25 Archery Facts That Hit The Bullseye

Posted by , Updated on February 14, 2024

Archery has been one of the most important inventions in history. Though today it is practiced primarily as a sport, archery formed nations (and destroyed some others). Once it was adapted to warfare, generals and kings demanded their citizens be trained at archery to be ready at a moment’s notice if other armies invaded. Once their archers took to horseback, they became lethal weapons which made invading armies think twice.

Archery has seen a recent revival across the world, including in pop culture through expert sharpshooter Katniss Everdeen (on our list) from The Hunger Games. It continues to be a fixture at both the Olympic and Paralympic Games. In fact, the 1992 Olympic torch was lit by a flaming arrow fired from a Paralympic archer. The archery facts on this list aren’t your run of the mill facts – they span the history, culture, and significance of archery – from thousands of years ago to this very decade. Archery has significantly shaped our world – physically via warfare and hunting and allegorically via legends of famous sharpshooters such as the Greek god Artemis and do-gooder Robin Hood. Set your sights on this list of 25 Archery Facts That Hit The Bullseye.


A strong Paralympic history

man-in-wheelchair-shooting-archerySource: Team USA, Image: Wikimedia

The first official Paralympic Games were held in Rome in 1960. Eight sports debuted, including archery. Though the sport began for veterans with World War II spinal cord injuries, it has opened up over time to include all athletes. (Other sports at the first games included wheelchair fencing and table tennis.)


National sport

Bhutan_archerySource: History of Archery, Image: Wikipedia

Archery is the national sport of Bhutan, a mountainous Himalayan country just north of India. Almost every village has an archery range, but, since it’s a Buddhist country, archery is only for sport.


Pulling a "Robin Hood"

robin hood comic bookSource: Soft Schools, Image: Wikipedia

Famous do-gooder Robin Hood was reputed to be an expert at the bow. Legends of the bowman have become so popular that splitting an arrow with another is now referred to as a Robin Hood.


Archery in astrology

Sidney_Hall_-_Urania's_Mirror_-_Sagittarius_and_Corona_Australis,_Microscopium,_and_TelescopiumSource: History of Archery, Image: Wikipedia

The astrological sign Sagittarius is named after its constellation of the same name (not to be confused with the constellation Sagitta, “the arrow”). This Zodiac sign is depicted as a centaur pulling back on a bow, ready to fire its arrow.


Archery's history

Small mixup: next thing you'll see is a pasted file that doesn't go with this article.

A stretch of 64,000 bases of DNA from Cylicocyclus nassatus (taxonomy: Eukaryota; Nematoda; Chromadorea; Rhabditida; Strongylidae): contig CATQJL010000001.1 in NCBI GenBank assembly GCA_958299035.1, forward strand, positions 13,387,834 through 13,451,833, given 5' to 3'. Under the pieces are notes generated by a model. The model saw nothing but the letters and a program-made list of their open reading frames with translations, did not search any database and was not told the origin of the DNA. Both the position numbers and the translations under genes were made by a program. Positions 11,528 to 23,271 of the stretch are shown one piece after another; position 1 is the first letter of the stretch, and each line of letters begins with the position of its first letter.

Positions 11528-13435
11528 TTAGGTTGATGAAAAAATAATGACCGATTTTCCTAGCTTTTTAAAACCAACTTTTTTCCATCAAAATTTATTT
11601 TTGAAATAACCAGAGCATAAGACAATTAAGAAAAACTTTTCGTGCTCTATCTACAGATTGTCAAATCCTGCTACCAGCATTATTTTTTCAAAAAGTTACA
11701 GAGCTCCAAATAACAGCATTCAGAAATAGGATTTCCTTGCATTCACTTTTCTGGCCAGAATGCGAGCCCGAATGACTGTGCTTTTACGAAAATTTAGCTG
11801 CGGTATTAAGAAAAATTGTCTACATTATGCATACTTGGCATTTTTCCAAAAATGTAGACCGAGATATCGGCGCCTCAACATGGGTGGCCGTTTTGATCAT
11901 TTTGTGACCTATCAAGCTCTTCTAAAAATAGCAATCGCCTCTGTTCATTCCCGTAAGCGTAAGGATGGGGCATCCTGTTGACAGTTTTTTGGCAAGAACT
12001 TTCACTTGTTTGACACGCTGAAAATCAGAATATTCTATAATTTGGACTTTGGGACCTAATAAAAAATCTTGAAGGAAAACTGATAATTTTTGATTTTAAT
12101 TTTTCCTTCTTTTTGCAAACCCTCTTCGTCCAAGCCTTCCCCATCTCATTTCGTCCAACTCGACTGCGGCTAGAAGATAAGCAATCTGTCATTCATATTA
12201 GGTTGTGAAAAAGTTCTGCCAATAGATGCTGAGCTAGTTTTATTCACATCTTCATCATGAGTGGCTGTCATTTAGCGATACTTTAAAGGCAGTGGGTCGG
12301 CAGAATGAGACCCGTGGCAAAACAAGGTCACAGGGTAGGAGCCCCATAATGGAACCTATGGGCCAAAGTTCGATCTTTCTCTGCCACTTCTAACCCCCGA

Mongol_soldiers_by_Rashid_al-Din_1305Source: Team USA, Image: Wikipedia

Archery began in Ancient Babylon and Egypt as a hunting tactic but was soon adopted in warfare. Once it spread to Asia and the Middle East, its purpose broadened into sport.


Mounted archery

Hungarian_horse_archersSource: History of Archery, Image: Wikipedia

Mounted archery – the use of bows and arrows while atop a mount such as a horse – gained prominence during the Iron Age. It was a much more efficient killing method than the chariots used during the Bronze Age.


Archery gets an upshot

army man shooting archerySource: Encyclopedia, Image: armymedicine via Flickr

It took centuries for archery to advance beyond its basic roots. In the early 20th century, a group of scientists and engineers used high-speed photography to analyze different bow and arrow designs. The culmination was the 1947 book “Archery: The Technical Side” which led to new innovations such as fiberglass bows and making the bow grip more like a pistol handle.


Landing on the line

archery targetSource: Team USA, Image: Pixabay

When an arrow hits the line between two circles, points are awarded for the higher score. This situation is called a line breaker.



Kyudo_or_the_way_of_archerySource: Foresters Friendly Society, Image: Wikipedia

A toxophilite is the name for an archer, coming from the Greek words for “lover of the bow”. Toxophily is the study of archery and Toxophilus was the first book written on archery, in 1545 by Roger Ascham.


Hitting the bullseye

beer coasterSource: Foresters Friendly Society, Image: Pixabay

Though archery may look easy to the uninitiated, scoring within the central gold ring is the equivalent to hitting a beer coaster – seven bus lengths away.


Archery in mythology